Rather than expand on the different details in Spain and France, let's summarize the Uribe trip with the declarations of Javier Solana, speaking in the name of the European Union itself. From the Clarin in Argentina, to take a non European paper, we can translate the words of Solana as:
What the terrorists have to do is to release the hostages, without conditions, immediately.Will Chavez receive the message? I ain't holding my breath. Whatever Chavez does, Europe will keep considering the FARC as a terrorist group. The implication is clear: Do not want to be called terrorists? Release 'em hostages now.
They cannot justify what they do and that idea must take hold in the hearts of well intentioned people.
Meanwhile the strategy of Uribe not to reply to the insults of Chavez is paying off handsomely. Uribe is received warmly everywhere he goes. In fact, never has Uribe been received better anywhere since he has become president of Colombia. Big mouthed Chavez insults, very ill timed with the Uribe trip, ensure that. Even a surprisingly sympathetic article of the BBC (for Chavez and the FARC, not Uribe) cannot manage to hide the success that Uribe is meeting in Europe. Maybe the BBC has no hostage of its own in Colombia? Maybe they missed the treatment inflicted on FARC hostages?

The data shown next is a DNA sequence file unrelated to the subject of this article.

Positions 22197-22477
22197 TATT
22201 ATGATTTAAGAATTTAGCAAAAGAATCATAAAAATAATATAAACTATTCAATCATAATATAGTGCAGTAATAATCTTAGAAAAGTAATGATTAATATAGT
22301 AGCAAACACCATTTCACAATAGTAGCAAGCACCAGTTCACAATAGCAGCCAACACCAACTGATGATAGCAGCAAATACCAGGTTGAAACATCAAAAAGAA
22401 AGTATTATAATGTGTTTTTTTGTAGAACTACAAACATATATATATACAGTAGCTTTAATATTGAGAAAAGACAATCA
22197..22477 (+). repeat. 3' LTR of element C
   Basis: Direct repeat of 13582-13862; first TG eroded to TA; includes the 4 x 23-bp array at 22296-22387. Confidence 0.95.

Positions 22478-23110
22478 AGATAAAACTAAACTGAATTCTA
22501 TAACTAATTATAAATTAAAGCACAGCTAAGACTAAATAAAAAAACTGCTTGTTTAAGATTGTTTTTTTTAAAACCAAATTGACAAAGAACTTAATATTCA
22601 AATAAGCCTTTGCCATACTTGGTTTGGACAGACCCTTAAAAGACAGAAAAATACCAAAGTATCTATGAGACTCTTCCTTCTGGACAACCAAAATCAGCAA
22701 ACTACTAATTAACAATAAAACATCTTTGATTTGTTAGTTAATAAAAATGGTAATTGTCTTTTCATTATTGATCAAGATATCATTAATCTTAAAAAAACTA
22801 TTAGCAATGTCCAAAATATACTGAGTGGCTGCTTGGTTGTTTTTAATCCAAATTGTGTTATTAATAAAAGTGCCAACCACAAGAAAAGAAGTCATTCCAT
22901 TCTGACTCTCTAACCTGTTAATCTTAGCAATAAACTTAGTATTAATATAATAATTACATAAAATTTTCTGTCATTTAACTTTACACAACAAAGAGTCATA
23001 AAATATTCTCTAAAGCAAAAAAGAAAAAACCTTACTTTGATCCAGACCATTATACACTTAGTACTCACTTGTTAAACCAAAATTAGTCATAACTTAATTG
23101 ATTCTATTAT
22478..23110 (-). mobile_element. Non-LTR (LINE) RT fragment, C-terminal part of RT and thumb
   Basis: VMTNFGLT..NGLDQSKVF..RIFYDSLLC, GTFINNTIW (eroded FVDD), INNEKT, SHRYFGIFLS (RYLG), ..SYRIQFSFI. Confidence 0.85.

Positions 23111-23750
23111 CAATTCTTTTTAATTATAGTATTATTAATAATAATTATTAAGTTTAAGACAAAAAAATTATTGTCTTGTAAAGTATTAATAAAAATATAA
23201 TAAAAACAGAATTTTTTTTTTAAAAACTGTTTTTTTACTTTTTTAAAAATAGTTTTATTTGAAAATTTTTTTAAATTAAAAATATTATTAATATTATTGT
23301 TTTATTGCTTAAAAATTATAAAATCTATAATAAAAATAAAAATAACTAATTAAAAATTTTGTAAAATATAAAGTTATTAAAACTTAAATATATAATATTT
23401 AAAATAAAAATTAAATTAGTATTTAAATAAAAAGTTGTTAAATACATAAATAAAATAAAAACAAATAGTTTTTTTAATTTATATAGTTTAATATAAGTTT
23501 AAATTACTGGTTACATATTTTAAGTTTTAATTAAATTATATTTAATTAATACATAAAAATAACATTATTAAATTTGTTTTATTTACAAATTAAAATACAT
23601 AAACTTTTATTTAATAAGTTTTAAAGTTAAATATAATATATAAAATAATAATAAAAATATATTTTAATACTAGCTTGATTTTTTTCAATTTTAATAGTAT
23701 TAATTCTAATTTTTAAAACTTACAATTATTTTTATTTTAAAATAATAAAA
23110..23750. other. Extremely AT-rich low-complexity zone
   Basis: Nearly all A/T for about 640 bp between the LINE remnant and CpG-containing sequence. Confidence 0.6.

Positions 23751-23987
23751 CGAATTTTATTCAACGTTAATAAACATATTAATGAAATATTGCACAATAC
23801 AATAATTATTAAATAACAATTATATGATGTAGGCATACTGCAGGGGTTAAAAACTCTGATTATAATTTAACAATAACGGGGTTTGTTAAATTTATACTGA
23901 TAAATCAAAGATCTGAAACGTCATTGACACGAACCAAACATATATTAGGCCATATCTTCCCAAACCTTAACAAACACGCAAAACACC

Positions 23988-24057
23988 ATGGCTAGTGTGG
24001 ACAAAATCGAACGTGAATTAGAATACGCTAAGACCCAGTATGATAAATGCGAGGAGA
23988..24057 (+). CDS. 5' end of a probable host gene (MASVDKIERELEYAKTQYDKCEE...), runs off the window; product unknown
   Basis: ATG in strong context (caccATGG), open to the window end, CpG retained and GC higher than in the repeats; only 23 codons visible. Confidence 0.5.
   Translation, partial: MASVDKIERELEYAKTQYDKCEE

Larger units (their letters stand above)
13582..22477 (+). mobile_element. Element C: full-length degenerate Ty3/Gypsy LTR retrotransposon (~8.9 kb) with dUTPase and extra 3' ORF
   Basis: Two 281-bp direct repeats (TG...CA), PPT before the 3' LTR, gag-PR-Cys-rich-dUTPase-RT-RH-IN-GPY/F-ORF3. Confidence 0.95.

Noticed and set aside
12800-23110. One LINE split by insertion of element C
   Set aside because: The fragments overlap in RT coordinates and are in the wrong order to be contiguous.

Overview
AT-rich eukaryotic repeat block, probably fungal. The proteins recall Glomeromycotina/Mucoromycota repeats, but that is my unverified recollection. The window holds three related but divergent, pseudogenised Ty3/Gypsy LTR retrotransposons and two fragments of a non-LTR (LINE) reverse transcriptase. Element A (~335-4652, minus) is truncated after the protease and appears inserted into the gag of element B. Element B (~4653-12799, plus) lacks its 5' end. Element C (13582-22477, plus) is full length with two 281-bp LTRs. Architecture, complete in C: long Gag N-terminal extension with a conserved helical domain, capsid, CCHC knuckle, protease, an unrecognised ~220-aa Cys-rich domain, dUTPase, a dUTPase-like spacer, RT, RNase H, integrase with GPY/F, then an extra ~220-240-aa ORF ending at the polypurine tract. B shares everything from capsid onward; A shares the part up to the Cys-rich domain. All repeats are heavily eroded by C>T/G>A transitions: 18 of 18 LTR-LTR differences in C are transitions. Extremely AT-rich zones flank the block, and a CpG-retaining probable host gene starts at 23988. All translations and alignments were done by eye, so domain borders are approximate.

But Chavez is getting hits form other quarters too. Once thought a staunch Chavez supporter, Ecuador's Correa has announced that he will have nothing to do with the Colombia Venezuela conflict. Apparently it seems that Correa knows how to read maps and realizes that tiny Ecuador Northern neighbor will be big Colombia until the end of time.
And to add insult to injury, Alan Garcia is received in grand style by Spain where he surely loved to point out that Peru's International reserves, without high oil prices, have nothing to envy the Venezuelan dilapidated ones. The transformation of Garcia from enfant terrible in the 80ies, to respectable and succesful statesman is stupendous. We need not worry this happening to Chavez.